Officer Butch Cason
16 Years On
Current: Traffic Section Motorcycle Unit
Patrol was great. I worked third watch, South. It was always crazy. It was a slow night if you didn’t get involved in a pursuit or draw your weapon.
Some calls stand out because they were particularly sad, like this one little gal we picked up. We couldn’t figure out what was wrong with her. It turned out she had been raped. She was 12 or 13 years old. We end up taking her to the hospital and she calls her parents. As soon as her dad walked in she says, “I’m sorry, Dad.” And it just tore me up. Of course, it tore him up. I don’t know if she thought it was her fault somehow. Or if it was because her dad was so upset. It’s not her fault and here she was saying sorry to her dad. I had to leave the room. I couldn’t stand there anymore.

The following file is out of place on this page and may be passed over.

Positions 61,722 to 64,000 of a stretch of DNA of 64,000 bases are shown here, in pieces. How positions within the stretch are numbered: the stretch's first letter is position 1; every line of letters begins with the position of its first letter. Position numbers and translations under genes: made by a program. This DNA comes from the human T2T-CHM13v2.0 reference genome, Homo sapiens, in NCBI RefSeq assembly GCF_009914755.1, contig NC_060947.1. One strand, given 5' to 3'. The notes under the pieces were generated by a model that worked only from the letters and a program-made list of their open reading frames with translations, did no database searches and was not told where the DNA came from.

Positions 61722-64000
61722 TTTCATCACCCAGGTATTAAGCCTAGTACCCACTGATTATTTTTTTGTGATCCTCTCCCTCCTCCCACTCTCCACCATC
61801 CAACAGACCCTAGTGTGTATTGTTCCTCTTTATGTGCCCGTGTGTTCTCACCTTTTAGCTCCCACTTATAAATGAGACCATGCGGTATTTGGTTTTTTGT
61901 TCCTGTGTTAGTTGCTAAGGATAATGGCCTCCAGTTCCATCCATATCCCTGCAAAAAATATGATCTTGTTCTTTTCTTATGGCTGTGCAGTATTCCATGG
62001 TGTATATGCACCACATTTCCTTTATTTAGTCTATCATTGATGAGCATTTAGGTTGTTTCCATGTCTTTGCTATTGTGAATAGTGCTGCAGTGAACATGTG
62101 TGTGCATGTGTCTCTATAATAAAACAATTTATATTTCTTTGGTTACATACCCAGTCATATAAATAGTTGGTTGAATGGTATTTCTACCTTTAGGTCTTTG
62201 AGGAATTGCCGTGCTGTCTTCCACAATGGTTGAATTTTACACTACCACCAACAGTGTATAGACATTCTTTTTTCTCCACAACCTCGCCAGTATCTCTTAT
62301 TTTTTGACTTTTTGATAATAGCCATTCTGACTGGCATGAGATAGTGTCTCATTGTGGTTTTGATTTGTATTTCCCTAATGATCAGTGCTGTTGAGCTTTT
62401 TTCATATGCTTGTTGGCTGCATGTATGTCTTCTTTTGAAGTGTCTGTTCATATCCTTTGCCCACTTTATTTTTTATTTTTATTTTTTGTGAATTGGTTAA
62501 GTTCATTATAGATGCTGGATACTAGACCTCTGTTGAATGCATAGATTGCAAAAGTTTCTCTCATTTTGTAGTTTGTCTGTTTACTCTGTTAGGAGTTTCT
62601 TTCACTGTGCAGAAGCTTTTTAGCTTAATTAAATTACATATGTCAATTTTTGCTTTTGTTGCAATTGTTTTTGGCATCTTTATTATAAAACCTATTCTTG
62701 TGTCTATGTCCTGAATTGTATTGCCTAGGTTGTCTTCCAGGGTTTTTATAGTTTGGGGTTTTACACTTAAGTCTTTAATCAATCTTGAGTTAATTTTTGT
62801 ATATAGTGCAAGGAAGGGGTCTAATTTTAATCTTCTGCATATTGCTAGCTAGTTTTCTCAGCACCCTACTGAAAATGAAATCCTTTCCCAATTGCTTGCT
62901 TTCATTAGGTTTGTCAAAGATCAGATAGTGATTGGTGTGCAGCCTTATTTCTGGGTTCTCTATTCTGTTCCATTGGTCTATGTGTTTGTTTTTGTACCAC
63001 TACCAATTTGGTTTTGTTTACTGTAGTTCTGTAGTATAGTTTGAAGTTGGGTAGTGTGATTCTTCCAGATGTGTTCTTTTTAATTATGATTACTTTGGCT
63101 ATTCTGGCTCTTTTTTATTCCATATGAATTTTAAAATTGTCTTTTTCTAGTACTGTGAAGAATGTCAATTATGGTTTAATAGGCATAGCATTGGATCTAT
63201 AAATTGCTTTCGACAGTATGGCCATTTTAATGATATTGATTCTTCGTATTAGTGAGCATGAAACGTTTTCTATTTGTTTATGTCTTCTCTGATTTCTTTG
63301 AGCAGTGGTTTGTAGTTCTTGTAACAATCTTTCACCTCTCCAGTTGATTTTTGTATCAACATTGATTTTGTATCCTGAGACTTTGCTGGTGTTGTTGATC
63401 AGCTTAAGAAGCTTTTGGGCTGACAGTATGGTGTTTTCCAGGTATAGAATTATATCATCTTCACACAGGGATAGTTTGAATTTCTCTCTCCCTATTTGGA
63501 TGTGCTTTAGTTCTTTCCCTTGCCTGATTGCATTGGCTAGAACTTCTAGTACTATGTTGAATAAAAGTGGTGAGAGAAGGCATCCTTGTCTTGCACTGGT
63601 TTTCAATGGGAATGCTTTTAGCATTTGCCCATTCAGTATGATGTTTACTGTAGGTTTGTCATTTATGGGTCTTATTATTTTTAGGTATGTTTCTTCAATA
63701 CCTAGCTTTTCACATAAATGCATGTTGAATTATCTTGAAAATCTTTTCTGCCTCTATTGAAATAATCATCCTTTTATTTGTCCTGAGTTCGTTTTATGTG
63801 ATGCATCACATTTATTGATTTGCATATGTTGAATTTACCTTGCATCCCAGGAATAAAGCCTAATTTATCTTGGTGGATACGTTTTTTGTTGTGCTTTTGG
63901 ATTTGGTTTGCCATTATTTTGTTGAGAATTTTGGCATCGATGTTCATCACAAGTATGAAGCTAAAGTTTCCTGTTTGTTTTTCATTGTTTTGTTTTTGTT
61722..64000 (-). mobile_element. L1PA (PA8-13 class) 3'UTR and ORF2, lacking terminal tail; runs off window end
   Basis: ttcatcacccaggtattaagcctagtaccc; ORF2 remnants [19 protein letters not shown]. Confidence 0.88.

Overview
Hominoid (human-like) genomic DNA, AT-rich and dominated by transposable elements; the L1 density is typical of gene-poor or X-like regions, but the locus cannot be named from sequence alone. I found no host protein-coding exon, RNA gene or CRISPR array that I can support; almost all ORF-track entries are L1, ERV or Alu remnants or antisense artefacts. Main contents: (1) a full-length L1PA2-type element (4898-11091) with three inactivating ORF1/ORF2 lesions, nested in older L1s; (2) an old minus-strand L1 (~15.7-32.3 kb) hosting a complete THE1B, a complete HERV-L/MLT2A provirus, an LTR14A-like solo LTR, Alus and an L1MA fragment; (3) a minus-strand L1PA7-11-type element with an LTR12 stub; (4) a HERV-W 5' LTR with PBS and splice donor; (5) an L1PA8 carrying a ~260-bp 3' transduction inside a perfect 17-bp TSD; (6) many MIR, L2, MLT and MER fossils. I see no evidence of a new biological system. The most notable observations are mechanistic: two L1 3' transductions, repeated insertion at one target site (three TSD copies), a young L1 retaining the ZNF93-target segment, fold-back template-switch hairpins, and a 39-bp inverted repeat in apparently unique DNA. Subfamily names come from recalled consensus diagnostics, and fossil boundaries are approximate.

I’ve never had to use deadly force. I’ve been in a lot of situations where I had to take a loaded gun off of someone. It changed the way I do things. When you come out of the academy, you try the “wristy-twisty” stuff to get people under control. Those compliance holds do work, but when someone is actively fighting you, it’s harder to get them under control or in handcuffs than it looks. I learned quickly, if they’re fighting you, you have to do what you can to take control right away.
I remember one incident. I was contacting a guy and I asked him to take his hands out of his pockets. He basically said no and took off running. I gave chase and caught him. By the time I finally got control, he was lying on a loaded 9mm with one in the chamber with the hammer pulled back. All he had to do was roll over to get a shot at me. That day, I learned if they’re fighting you, you need to be a little bit more aggressive. You always have to remember that every confrontation is an armed confrontation.